Making Paper at Home

Making paper yourself is a bit time-consuming but not especially complicated, and you probably have most or all of the necessary raw materials.

| December/January 1993

  • making paper - step 1
    Fill a five gallon plastic vat with three quarts of pulp. Add cold water to within 3 inches of the top. Insert mold and deckle vertically.
    MARRIANNE SADDINGTON
  • making paper - step 2
    Tilt mold toward you until it is lying horizontally.
    MARRIANNE SADDINGTON
  • making paper - step 3
    Life out the mold and deckle. Hold is horizontally while excess water drains. Stir the vat mixture after each sheet to keep pulp from settling to the bottom
    MARRIANNE SADDINGTON
  • making paper - step 4
    To couch, start with the mold held vertically over a piece of wet felt.
    MARRIANNE SADDINGTON
  • making paper - step 6
    Pull the mold and deckle away. Once your sheet of paper is separated, place another section of wet felt on top of it and repeat the process from the beginning.
    MARRIANNE SADDINGTON
  • making paper - step 5
    In one smooth rolling motion, lower lower the mold down with your left hand until it's flat against the felt, then raise it back up with your right hand.
    MARRIANNE SADDINGTON
  • making paper - mold and deckle
    A mold and deckle are essential equipment if you're making paper yourself. The mold is a durable wood frame, one side of which is covered by a fine-gauge, porous material.
    ILLUSTRATION: MARRIANNE SADDINGTON

  • making paper - step 1
  • making paper - step 2
  • making paper - step 3
  • making paper - step 4
  • making paper - step 6
  • making paper - step 5
  • making paper - mold and deckle

Although making paper is a common enough activity, making paper at home is not because few are familiar with the techniques involved. As a calligrapher, I was initially drawn to making my own paper so that I would be able to practice my art on interesting and unusual "canvas."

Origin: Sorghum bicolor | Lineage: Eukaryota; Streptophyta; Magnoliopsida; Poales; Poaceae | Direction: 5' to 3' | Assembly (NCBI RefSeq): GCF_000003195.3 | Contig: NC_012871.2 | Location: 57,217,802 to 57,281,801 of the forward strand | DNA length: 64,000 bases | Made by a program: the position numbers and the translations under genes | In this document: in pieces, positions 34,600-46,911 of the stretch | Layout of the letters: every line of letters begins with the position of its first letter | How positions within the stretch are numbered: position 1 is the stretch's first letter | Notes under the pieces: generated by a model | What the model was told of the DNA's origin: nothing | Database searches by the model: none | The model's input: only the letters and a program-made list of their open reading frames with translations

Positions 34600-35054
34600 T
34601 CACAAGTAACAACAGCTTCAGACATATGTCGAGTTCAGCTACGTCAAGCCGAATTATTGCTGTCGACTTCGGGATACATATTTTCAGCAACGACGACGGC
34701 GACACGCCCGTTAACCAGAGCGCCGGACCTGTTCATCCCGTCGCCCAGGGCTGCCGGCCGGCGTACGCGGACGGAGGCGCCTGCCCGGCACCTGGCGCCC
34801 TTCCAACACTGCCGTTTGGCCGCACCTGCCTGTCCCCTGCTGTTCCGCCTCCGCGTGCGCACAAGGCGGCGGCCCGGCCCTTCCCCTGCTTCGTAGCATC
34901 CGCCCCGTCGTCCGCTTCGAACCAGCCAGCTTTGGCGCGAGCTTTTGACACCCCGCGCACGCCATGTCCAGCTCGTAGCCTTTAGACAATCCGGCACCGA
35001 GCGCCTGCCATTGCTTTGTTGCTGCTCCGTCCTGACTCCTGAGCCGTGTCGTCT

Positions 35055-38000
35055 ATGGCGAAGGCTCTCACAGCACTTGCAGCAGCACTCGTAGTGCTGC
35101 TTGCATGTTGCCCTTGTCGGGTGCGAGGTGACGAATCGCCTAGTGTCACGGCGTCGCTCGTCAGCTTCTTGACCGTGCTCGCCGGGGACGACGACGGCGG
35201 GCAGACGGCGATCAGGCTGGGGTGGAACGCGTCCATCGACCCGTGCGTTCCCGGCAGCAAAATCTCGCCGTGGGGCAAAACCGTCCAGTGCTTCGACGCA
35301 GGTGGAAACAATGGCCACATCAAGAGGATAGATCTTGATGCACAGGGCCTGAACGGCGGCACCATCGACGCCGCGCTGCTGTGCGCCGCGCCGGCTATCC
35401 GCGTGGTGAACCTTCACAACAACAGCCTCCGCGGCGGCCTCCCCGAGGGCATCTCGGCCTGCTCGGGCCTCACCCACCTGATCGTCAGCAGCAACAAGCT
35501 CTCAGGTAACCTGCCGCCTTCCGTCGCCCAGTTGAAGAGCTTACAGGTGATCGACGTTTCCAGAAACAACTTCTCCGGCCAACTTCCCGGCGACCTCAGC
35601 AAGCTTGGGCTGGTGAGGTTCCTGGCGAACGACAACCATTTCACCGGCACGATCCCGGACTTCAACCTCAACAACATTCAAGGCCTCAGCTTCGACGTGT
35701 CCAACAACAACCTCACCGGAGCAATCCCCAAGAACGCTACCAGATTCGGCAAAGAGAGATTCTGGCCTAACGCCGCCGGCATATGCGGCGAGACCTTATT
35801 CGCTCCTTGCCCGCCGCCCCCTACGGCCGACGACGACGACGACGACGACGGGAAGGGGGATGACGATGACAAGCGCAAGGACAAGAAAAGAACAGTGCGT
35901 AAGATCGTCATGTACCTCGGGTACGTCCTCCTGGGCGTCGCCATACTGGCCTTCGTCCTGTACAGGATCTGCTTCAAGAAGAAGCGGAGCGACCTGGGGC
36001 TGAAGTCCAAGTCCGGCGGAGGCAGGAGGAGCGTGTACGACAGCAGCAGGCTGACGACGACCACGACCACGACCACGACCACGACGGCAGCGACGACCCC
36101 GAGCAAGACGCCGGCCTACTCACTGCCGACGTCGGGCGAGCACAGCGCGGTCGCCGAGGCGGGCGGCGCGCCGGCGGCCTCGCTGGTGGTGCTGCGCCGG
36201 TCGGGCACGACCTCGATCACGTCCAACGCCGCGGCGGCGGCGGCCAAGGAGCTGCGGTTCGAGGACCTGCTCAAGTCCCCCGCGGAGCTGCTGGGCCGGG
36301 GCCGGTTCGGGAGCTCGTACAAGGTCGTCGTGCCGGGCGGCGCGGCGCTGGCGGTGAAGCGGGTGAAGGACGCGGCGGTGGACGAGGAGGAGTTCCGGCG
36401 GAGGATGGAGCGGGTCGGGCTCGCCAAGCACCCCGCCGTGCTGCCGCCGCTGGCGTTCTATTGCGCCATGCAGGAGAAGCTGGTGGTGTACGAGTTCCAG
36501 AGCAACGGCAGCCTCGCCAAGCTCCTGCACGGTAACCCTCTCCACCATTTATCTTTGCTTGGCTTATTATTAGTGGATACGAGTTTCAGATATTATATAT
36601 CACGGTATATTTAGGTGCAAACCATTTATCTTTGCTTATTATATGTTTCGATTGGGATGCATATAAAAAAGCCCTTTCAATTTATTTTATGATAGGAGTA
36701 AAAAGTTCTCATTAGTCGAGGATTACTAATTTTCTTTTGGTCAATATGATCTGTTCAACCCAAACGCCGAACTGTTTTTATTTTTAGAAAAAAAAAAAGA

I'd never realized how simple the process actually is. You probably have most of the equipment already; what you don't have you can make. Also, in addition to creating beautiful stationery, I take pride in knowing that I'm helping to reduce waste in our throwaway society.

Waste Paper into Pulp 

Recycled-paper pulp can be made from tissues, computer paper, photocopier paper, wrapping paper, brown paper, note paper, or envelopes — all used on their own or in combination. Tear the paper into pieces measuring approximately one inch square and soak in water overnight. The better the quality of the paper, the smaller you need to tear the pieces and the longer you need to soak them. For example, tissues can be torn into quite large pieces and soaked for only 30 minutes, while watercolor paper needs to be torn into pieces less than one inch square and soaked for two or three days. If you're in a hurry, pour boiling water over the torn paper and allow it to stand for an hour or two.

Place a small handful of wet, torn paper and two cups of water in a blender and blend for 15 to 30 seconds. (Thick cardboard or quality papers will take longer.) After a while, experience will tell you how long to blend different kinds of paper. Remember when first starting out, blend paper for the shortest possible time — just long enough for the fibers to separate. Stop the machine after 15 seconds and check; if there are still large pieces of paper visible, allow another 10 seconds and check again. If the pulp is too thick, add more water; do not dilute it too much or you will produce fine, fragile sheets that are difficult to work with. Don't worry about little bits that do not break down entirely; they will add character to your finished product.



If you don't have a blender, beat the soaked paper strips into pulp by pounding them in a bucket with a thick stick or bottle filled with water. Although pounding the pulp is historically more authentic than using electric appliances, be forewarned: it is hard, time-consuming work.

After blending the pulp, pour it into a bucket or large plastic bottle until you have enough for several sheets. Figure that one load in the blender will make one thin sheet of 8 1/2" x 11" paper. A two-gallon bucket of pulp will make 20 to 25 sheets.

Priya
9/6/2013 4:56:56 AM

Your information about paper recycling is useful. Using papers for making the paper cup is one of the recycling activities of papers.


Anitha
8/27/2013 6:57:45 AM

This article is useful for children to know how to make papers. Different varieties of papers used to make cup are made with high quality raw materials which enables recycling. http://www.reeldiecuttingmachine.com/paper-cup-machine.php


Elm Whitewillow
6/25/2012 10:13:15 PM

I agree with Jeff. Also the instructions were a bit confusing.






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